Residential Drinking Water Well: Water Treatment Options (3rd in Series)

Residents relying on a private groundwater well for their household water are responsible for ensuring the water is safe for drinking. HGIC 1902, Residential Drinking Water Well: Water Quality provides information about priority water quality parameters and recommended testing schedules. If sampling results indicate problems with water quality, additional actions should be taken. Eliminating potential contamination sources and ensuring the well equipment has not been breached are important first steps that can promote safe drinking water in a cost-effective manner. If unable to resolve the cause of water quality concerns, then treatment options should be considered.

Water quality treatment can address health and safety concerns and/or can reduce taste, odor, or appearance problems. Common methods for water treatment include 1) removing impurities from water using physical, chemical, or biological methods; 2) modifying water quality parameters (e.g., reducing water hardness); and/or 3) disinfecting the water to kill microorganisms. Depending on treatment needs, equipment can be installed to treat all the water entering the home (a “whole-house” or “point of entry” system) or to treat a smaller amount of water for a specific use (a “point-of-use” system), see Figure 1. Point-of-use treatments are smaller systems, normally capable of producing up to 15 gallons of water per day, that are used to enhance water quality for drinking or cooking and are often located near the kitchen sink.1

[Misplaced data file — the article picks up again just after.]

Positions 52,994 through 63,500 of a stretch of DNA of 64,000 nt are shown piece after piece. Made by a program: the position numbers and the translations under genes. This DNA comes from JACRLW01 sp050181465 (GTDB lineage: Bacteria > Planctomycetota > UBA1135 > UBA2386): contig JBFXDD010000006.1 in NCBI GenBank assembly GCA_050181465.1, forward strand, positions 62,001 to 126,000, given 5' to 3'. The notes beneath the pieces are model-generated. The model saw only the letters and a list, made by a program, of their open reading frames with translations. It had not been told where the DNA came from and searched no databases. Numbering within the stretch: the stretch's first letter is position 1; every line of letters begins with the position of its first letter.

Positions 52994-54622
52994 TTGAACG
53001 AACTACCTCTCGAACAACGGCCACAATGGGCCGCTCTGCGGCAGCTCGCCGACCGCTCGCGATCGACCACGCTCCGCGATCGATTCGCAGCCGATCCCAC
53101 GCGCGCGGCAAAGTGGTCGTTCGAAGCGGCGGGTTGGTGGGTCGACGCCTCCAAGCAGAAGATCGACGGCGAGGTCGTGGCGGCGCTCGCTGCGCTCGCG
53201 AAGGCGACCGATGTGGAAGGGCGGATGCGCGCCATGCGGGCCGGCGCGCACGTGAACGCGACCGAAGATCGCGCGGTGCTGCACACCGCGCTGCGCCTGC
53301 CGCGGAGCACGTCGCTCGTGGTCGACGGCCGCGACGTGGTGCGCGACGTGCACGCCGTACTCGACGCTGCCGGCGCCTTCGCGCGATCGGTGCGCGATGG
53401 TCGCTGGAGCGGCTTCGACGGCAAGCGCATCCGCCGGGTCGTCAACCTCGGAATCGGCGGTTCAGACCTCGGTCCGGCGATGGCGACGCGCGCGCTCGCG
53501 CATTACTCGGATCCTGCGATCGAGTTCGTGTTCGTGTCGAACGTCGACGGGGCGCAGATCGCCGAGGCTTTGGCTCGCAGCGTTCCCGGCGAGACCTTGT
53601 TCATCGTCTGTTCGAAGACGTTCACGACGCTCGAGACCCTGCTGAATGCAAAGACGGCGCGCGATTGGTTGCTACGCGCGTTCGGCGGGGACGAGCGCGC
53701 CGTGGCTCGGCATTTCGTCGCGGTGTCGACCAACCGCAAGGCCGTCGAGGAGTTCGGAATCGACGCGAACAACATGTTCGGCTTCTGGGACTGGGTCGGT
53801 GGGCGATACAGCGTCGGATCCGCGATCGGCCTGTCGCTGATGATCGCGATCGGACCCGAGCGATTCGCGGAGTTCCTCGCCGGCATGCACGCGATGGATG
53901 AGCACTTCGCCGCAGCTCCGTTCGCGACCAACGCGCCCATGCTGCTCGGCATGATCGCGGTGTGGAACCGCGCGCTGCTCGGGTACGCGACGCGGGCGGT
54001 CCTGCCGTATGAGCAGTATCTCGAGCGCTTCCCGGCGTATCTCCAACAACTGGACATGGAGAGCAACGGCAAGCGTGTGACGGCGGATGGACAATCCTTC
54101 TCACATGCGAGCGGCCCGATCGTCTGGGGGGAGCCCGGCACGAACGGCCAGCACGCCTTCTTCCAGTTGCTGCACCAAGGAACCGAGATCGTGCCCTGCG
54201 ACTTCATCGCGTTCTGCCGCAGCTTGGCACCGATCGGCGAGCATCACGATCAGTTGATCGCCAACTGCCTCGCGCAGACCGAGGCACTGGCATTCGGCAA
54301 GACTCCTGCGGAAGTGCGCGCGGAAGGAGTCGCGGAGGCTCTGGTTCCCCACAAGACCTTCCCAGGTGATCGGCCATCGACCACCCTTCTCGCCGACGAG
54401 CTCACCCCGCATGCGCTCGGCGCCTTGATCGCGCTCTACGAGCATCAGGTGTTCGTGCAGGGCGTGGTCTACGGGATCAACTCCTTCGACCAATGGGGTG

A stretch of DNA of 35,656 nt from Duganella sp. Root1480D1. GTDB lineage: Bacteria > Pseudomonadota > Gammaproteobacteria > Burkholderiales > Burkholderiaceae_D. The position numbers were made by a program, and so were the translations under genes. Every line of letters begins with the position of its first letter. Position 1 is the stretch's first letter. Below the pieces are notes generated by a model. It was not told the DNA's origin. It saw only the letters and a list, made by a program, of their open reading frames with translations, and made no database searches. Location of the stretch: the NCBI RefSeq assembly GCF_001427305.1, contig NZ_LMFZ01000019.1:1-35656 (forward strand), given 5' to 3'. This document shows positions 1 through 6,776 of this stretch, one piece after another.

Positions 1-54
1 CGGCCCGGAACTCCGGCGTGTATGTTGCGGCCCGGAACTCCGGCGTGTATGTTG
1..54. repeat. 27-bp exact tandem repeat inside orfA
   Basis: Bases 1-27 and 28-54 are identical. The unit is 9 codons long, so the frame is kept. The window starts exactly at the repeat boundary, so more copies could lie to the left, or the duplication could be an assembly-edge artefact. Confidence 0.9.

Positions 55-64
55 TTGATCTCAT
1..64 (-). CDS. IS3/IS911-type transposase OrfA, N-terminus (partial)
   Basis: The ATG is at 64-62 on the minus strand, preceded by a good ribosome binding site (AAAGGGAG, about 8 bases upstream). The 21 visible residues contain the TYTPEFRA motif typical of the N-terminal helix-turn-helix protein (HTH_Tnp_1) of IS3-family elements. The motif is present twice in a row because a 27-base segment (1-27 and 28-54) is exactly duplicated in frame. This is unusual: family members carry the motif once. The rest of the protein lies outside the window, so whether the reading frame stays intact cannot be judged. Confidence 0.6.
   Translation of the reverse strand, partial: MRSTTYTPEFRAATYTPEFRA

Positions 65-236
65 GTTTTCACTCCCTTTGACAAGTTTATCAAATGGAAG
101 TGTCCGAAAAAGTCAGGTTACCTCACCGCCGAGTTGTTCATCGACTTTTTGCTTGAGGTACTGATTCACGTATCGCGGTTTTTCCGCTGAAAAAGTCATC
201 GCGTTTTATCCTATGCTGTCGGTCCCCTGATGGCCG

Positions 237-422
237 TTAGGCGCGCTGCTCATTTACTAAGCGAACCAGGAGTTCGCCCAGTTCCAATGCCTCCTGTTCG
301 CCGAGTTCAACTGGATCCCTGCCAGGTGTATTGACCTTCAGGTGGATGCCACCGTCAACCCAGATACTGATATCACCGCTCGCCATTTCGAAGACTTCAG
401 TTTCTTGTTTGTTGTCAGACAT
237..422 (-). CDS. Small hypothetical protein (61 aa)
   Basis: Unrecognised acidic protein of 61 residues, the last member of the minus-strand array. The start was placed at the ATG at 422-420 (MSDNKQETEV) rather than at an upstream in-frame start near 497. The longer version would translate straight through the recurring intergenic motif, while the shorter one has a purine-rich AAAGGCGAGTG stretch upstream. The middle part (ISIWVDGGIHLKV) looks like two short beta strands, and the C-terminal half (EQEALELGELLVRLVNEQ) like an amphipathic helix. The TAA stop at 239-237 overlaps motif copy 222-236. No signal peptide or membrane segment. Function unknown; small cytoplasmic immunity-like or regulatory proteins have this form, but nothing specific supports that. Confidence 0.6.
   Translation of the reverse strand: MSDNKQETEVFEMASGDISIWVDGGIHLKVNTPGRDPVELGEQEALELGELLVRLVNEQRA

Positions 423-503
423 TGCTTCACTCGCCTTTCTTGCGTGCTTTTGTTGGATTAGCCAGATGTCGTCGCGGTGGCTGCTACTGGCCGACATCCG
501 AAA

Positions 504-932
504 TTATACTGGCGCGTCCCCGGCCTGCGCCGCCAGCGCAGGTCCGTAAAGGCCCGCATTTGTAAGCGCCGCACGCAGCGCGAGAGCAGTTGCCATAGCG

Figure 1. Home water treatment systems can treat all the water flowing into the house or only the water used for specific purposes.